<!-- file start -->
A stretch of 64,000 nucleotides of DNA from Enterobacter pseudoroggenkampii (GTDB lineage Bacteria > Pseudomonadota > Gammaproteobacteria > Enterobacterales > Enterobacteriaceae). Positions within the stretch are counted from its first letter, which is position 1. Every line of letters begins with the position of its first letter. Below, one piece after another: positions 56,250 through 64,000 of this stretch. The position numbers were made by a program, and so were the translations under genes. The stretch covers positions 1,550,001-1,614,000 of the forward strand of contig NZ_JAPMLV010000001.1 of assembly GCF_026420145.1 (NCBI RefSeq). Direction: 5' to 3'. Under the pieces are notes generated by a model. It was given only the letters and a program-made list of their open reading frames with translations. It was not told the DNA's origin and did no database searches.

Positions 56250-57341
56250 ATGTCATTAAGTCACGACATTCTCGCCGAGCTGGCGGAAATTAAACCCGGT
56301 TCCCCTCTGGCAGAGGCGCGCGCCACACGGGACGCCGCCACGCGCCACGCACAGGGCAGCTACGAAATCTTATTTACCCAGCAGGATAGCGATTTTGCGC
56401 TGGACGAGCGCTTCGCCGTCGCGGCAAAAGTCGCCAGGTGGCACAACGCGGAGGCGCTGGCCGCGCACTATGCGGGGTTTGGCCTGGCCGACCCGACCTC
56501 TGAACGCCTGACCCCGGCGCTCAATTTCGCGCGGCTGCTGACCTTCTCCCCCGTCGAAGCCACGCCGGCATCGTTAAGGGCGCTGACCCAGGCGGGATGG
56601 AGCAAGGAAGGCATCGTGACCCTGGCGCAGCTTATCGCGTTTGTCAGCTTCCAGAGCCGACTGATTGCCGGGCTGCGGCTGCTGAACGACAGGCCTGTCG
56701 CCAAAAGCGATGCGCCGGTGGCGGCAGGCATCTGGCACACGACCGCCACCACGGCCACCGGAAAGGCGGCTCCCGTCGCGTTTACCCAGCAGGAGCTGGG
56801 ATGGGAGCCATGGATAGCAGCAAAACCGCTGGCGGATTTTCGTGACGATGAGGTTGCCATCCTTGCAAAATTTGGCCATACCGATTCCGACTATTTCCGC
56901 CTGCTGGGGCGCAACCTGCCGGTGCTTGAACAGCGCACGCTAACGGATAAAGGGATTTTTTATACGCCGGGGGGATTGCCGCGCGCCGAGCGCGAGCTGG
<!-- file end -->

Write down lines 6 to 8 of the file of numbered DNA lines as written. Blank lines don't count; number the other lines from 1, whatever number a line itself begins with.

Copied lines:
56501 TGAACGCCTGACCCCGGCGCTCAATTTCGCGCGGCTGCTGACCTTCTCCCCCGTCGAAGCCACGCCGGCATCGTTAAGGGCGCTGACCCAGGCGGGATGG
56601 AGCAAGGAAGGCATCGTGACCCTGGCGCAGCTTATCGCGTTTGTCAGCTTCCAGAGCCGACTGATTGCCGGGCTGCGGCTGCTGAACGACAGGCCTGTCG
56701 CCAAAAGCGATGCGCCGGTGGCGGCAGGCATCTGGCACACGACCGCCACCACGGCCACCGGAAAGGCGGCTCCCGTCGCGTTTACCCAGCAGGAGCTGGG